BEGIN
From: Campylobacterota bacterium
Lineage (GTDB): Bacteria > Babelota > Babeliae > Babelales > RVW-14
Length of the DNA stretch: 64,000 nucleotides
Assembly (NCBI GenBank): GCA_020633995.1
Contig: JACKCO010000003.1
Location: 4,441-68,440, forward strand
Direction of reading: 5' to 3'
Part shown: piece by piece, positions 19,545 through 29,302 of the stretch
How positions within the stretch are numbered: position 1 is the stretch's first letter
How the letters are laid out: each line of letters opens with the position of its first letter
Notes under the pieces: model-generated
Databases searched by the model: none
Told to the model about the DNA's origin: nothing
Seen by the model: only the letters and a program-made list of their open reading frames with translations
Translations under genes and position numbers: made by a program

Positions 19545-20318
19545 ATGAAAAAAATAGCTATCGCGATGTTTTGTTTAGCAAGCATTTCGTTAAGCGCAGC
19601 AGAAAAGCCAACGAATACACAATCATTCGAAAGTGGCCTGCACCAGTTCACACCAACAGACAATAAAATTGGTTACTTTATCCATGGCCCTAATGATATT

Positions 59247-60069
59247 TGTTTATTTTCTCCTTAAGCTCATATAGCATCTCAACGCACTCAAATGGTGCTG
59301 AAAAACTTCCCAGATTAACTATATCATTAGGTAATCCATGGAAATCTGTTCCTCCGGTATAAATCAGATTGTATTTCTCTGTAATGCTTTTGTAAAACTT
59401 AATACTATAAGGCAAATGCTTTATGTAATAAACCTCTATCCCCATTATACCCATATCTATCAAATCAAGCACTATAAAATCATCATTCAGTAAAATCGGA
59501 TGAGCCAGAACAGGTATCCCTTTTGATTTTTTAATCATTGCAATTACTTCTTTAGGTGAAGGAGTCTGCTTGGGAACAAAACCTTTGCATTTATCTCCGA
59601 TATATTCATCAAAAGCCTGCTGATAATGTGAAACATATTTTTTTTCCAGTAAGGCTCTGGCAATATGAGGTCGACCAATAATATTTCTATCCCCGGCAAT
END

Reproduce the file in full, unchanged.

From: Campylobacterota bacterium
Lineage (GTDB): Bacteria > Babelota > Babeliae > Babelales > RVW-14
Length of the DNA stretch: 64,000 nucleotides
Assembly (NCBI GenBank): GCA_020633995.1
Contig: JACKCO010000003.1
Location: 4,441-68,440, forward strand
Direction of reading: 5' to 3'
Part shown: piece by piece, positions 19,545 through 29,302 of the stretch
How positions within the stretch are numbered: position 1 is the stretch's first letter
How the letters are laid out: each line of letters opens with the position of its first letter
Notes under the pieces: model-generated
Databases searched by the model: none
Told to the model about the DNA's origin: nothing
Seen by the model: only the letters and a program-made list of their open reading frames with translations
Translations under genes and position numbers: made by a program

Positions 19545-20318
19545 ATGAAAAAAATAGCTATCGCGATGTTTTGTTTAGCAAGCATTTCGTTAAGCGCAGC
19601 AGAAAAGCCAACGAATACACAATCATTCGAAAGTGGCCTGCACCAGTTCACACCAACAGACAATAAAATTGGTTACTTTATCCATGGCCCTAATGATATT

Positions 59247-60069
59247 TGTTTATTTTCTCCTTAAGCTCATATAGCATCTCAACGCACTCAAATGGTGCTG
59301 AAAAACTTCCCAGATTAACTATATCATTAGGTAATCCATGGAAATCTGTTCCTCCGGTATAAATCAGATTGTATTTCTCTGTAATGCTTTTGTAAAACTT
59401 AATACTATAAGGCAAATGCTTTATGTAATAAACCTCTATCCCCATTATACCCATATCTATCAAATCAAGCACTATAAAATCATCATTCAGTAAAATCGGA
59501 TGAGCCAGAACAGGTATCCCTTTTGATTTTTTAATCATTGCAATTACTTCTTTAGGTGAAGGAGTCTGCTTGGGAACAAAACCTTTGCATTTATCTCCGA
59601 TATATTCATCAAAAGCCTGCTGATAATGTGAAACATATTTTTTTTCCAGTAAGGCTCTGGCAATATGAGGTCGACCAATAATATTTCTATCCCCGGCAAT